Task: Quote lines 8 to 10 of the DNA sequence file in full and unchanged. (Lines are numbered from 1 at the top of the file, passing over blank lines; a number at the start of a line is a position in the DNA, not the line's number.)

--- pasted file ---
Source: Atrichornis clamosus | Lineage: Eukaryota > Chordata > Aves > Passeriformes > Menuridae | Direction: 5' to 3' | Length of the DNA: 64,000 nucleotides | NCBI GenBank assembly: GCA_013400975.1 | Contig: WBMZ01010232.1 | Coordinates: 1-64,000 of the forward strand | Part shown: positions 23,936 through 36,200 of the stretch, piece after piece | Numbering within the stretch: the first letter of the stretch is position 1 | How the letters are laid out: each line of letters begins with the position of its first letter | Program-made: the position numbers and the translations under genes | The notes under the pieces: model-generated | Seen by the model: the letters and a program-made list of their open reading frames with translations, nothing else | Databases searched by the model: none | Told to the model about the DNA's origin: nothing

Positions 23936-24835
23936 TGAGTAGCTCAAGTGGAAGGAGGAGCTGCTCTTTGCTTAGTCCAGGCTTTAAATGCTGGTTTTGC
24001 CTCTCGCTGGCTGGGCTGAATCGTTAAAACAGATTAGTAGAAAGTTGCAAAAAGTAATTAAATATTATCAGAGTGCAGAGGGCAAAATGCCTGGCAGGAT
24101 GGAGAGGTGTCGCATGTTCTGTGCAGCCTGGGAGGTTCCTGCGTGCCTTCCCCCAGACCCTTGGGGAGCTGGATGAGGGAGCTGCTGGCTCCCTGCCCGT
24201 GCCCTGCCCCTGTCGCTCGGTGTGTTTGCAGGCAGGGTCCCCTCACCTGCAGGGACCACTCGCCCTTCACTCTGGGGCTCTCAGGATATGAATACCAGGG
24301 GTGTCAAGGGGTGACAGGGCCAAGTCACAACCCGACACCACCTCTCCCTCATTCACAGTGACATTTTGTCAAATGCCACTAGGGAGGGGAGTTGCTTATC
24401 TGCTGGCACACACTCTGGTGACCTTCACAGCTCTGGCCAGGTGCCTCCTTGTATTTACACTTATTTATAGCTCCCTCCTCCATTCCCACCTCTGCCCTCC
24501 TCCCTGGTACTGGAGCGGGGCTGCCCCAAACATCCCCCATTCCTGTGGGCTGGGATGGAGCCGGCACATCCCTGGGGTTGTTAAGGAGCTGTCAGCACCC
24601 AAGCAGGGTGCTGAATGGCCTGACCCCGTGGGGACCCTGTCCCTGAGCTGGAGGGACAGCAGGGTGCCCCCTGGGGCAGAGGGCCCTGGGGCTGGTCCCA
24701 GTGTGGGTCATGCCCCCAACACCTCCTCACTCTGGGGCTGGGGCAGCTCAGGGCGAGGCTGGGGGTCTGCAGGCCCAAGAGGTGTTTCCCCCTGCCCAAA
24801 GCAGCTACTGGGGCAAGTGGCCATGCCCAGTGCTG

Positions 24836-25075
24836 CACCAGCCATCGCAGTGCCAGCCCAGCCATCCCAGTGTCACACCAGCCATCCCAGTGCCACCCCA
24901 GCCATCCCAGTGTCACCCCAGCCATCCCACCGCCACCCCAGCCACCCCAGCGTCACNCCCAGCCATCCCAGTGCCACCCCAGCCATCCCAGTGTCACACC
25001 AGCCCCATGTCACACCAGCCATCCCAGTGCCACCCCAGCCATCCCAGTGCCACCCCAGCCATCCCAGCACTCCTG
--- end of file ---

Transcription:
24401 TGCTGGCACACACTCTGGTGACCTTCACAGCTCTGGCCAGGTGCCTCCTTGTATTTACACTTATTTATAGCTCCCTCCTCCATTCCCACCTCTGCCCTCC
24501 TCCCTGGTACTGGAGCGGGGCTGCCCCAAACATCCCCCATTCCTGTGGGCTGGGATGGAGCCGGCACATCCCTGGGGTTGTTAAGGAGCTGTCAGCACCC
24601 AAGCAGGGTGCTGAATGGCCTGACCCCGTGGGGACCCTGTCCCTGAGCTGGAGGGACAGCAGGGTGCCCCCTGGGGCAGAGGGCCCTGGGGCTGGTCCCA